Ayende @ Rahien

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Reading MEF code

Okay, here is the deal. There is a feature in MEF that I find interesting, the ability to dynamically recompose the imports that an instance have. Well, that is not accurate. that doesn't really interest me. What does interest me is some of the implementation details. Let me explain a bit better.

As I understand the feature, MEF can load the imports from an assembly, and if I drop another file into the appropriate location, it will be able to update my imports collection. Now, what I am interested in is to know whatever MEF allow me to update file itself and update it on the fly. The reason that I am interested in that is to know how this is done without locking the file (loading an assembly usually locks the file, unless you use shadow copy assemblies, which means that you have to use a separate AppDomain).

As you can imagine, this is a very specific need, and I want to go in, figure out if this is possible, and go away.

I started by checking out the MEF code:

svn co https://mef.svn.codeplex.com/svn mef

I just love the SVN integration that CodePlex has.

Now, the only way that MEF can implement this feature is by watching the file system, and that can be done using a FileSystemWatcher. Looking for that, I can see that it appears that DirectoryPartCatalog is using it, which isn't really surprising.

But, going there and reading the code gives us this:

image

Note what isn't there. there is no registration to Changed. This is likely not something that MEF supports.

Okay, one more try. Let us see how it actually load an assembly. We start from Export<T> and GetExportedObject() which calls to GetExportedObjectCore() which shell out to a delegate. Along the way I looked at CompositionException, just to make sure that it doesn't have the same problem as TypeLoadException and the hidden information, it doesn't.

I tried to follow the reference chain, but I quickly got lost, I then tried to figure out how MEF does delayed assembly loading, to see if it is doing anything special there, but I am currently hung at ComposablePartDefinition.Create, which seems promising, but it is accepting a delegate and no one is calling this.

So this looks like it for now.

Comments

Steve Degosserie
10/05/2008 10:20 AM by
Steve Degosserie

How about in constructor of AttributedAssemblyPartCatalog(string codeBase):

var assemblyName = new AssemblyName();

assemblyName.CodeBase = codeBase;

Assembly assembly = Assembly.Load(assemblyName);

this._assembly = assembly;

Ayende Rahien
10/05/2008 10:24 AM by
Ayende Rahien

Steve,

You are probably right, I hoped for some fancy work there, though

Steve Degosserie
10/05/2008 10:26 AM by
Steve Degosserie

Do you think it would be possible to support dynamic recomposition with Windsor ?

Ayende Rahien
10/05/2008 10:28 AM by
Ayende Rahien

Steve,

Sure, it is pretty easy, you need to write a facility that keeps track on that, though, and respond to changes to ComponentStatusChanged.

The problem is that MEF doesn't have the notion of lifetimes, and Windsor does, so you need to do some fancy footwork there to get it to work in all situations

Steve Degosserie
10/05/2008 10:39 AM by
Steve Degosserie

Interesting, I was thinking about components or sub-systems that can be started / stopped on the fly (as long as they are not a vital part of the application => a component exists that has a mandatory dependency to it) ... considering that most applicative components / services are singletons.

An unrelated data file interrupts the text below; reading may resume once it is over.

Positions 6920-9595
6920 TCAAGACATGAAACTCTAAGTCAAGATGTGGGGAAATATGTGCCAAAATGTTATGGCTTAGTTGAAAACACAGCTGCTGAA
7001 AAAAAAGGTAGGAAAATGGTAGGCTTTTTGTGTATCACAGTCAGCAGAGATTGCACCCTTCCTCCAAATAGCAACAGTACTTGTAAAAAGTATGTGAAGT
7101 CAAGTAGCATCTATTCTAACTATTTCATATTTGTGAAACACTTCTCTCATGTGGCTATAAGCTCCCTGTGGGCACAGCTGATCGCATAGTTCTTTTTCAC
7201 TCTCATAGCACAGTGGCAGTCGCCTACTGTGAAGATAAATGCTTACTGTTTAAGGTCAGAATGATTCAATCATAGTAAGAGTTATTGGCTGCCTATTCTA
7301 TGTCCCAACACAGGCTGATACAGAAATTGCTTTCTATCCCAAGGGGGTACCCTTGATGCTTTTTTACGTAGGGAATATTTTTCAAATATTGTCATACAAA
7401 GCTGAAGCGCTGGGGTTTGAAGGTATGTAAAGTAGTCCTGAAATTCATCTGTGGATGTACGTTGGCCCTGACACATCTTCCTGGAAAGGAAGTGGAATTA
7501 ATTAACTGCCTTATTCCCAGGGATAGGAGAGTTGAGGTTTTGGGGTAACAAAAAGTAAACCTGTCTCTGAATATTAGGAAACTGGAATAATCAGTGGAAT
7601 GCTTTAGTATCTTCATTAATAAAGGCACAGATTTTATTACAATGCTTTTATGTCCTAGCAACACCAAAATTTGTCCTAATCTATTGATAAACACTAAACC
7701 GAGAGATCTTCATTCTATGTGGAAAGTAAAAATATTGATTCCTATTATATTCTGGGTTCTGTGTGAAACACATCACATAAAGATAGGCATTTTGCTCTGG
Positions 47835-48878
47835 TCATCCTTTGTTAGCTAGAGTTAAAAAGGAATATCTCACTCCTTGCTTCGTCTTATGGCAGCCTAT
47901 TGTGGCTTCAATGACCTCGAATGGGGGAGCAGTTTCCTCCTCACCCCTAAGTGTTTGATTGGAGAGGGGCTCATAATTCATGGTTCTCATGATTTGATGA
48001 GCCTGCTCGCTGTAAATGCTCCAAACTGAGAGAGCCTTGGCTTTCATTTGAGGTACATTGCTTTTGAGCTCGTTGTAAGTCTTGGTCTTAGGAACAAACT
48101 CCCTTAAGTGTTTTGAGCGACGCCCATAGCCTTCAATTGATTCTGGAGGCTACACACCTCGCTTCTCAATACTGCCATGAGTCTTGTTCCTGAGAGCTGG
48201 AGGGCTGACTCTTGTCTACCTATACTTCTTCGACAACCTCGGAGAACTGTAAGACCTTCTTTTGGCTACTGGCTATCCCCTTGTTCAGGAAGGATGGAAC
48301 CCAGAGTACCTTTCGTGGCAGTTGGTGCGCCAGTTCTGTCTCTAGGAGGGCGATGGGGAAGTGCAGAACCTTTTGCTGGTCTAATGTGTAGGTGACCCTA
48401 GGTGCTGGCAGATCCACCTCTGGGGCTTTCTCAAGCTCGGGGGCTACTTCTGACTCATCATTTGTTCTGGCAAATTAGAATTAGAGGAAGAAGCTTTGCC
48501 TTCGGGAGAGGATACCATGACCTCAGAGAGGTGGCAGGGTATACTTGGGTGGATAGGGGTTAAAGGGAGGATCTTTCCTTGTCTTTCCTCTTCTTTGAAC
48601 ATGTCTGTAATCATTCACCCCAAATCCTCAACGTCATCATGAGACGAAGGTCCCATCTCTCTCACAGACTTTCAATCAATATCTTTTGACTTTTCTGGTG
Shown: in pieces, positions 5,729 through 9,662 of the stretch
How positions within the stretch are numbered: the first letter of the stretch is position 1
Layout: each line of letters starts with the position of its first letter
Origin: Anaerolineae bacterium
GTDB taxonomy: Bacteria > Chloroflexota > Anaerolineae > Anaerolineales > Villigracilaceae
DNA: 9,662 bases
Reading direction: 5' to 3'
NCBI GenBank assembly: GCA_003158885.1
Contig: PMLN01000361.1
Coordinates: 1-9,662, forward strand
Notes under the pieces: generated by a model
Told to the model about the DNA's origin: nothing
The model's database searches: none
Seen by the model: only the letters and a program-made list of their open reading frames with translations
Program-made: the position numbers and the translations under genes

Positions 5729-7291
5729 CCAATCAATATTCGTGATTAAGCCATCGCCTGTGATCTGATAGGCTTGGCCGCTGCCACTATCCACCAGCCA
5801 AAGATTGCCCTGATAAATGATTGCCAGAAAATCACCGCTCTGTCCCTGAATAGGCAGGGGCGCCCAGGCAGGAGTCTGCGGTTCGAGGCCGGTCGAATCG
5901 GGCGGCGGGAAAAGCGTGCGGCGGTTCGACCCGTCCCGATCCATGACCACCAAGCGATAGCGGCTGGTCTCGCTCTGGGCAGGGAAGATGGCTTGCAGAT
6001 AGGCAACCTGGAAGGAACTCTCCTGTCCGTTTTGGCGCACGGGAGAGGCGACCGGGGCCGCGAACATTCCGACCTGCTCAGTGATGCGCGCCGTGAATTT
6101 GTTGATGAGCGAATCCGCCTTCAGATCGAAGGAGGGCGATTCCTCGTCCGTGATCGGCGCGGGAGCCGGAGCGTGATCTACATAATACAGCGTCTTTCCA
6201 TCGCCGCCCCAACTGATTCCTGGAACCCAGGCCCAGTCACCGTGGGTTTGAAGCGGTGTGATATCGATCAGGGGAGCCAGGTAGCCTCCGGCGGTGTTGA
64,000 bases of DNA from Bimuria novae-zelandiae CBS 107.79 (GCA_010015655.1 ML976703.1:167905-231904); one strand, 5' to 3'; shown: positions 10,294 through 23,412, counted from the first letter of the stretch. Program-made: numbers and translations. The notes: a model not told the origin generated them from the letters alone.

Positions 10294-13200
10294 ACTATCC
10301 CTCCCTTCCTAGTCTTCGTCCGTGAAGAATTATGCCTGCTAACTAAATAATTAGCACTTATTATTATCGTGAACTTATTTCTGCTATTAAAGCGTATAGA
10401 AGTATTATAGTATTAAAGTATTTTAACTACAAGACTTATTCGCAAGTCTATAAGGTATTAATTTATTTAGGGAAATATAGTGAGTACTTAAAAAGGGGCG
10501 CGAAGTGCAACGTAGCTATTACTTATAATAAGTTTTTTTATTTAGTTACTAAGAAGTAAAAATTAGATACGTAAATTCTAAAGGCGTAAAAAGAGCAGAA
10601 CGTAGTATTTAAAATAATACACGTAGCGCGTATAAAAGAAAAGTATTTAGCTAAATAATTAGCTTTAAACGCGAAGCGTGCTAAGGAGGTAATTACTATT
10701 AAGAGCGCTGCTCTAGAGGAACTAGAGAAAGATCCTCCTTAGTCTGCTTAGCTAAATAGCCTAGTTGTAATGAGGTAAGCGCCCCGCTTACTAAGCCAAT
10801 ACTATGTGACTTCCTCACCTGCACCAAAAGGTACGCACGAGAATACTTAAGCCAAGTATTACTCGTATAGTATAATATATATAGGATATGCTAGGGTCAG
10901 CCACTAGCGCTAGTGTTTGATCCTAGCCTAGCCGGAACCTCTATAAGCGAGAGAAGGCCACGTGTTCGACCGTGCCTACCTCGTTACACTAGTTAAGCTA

Ayende Rahien
10/05/2008 10:41 AM by
Ayende Rahien

Steve,

Check my post about components about a week ago, it talks about that.

Steve Degosserie
10/05/2008 10:47 AM by
Steve Degosserie

Exactly ! Have you seen the presentation of Juval Lowy touting WCF as a better .NET ? As he says, WCF offers you process isolation at the class level ... maybe an interesting option?

Ayende Rahien
10/05/2008 10:50 AM by
Ayende Rahien

I heard of that, I think that he is being grossly exgagerating. WCF is really slow.

Something like five orders of magnitudes compare to plain .NET

Steve Degosserie
10/05/2008 10:58 AM by
Steve Degosserie

That's the main downside, which might be adressed by in-process transport like www.codeproject.com/.../NullTransportForWCF.aspx. Haven't tested it extensively but when you think of it, WCF has all the infrastructure (and more) that you need to implement what you describe in your post.

James Kovacs
10/13/2008 01:51 PM by
James Kovacs

The fundamental problem here is that .NET doesn't support dynamic assembly unloading. You could reload the assembly, but you would never be able to recover the memory used by the old one. One of the main use cases of such as feature is live updating of a long-running application and gradually leaking memory in the form of unreferenced assemblies, JIT'd code, and related data structures doesn't seem like an acceptable story to me. So work needs to be done at the CLR level before a framework like MEF can implement this for the in-process case. WCF or a cross-app-domain plug-in system are possible solutions, but - as Oren mentions - they're orders of magnitude slower than in-process and therefore aren't usable for general composition.

Glenn Block
11/25/2008 10:04 PM by
Glenn Block

You can achieve the functionality by setting an app domain to shadow copy (I just tested it). With shadow copying the assemblies won't be locked and you can update in place. The caveat is this won't remove any types that are loaded in memory, BUT it will allow you to update which types are available to the container as when the catalog changes, recomposition will occur. Ping me if you want to chat on this.

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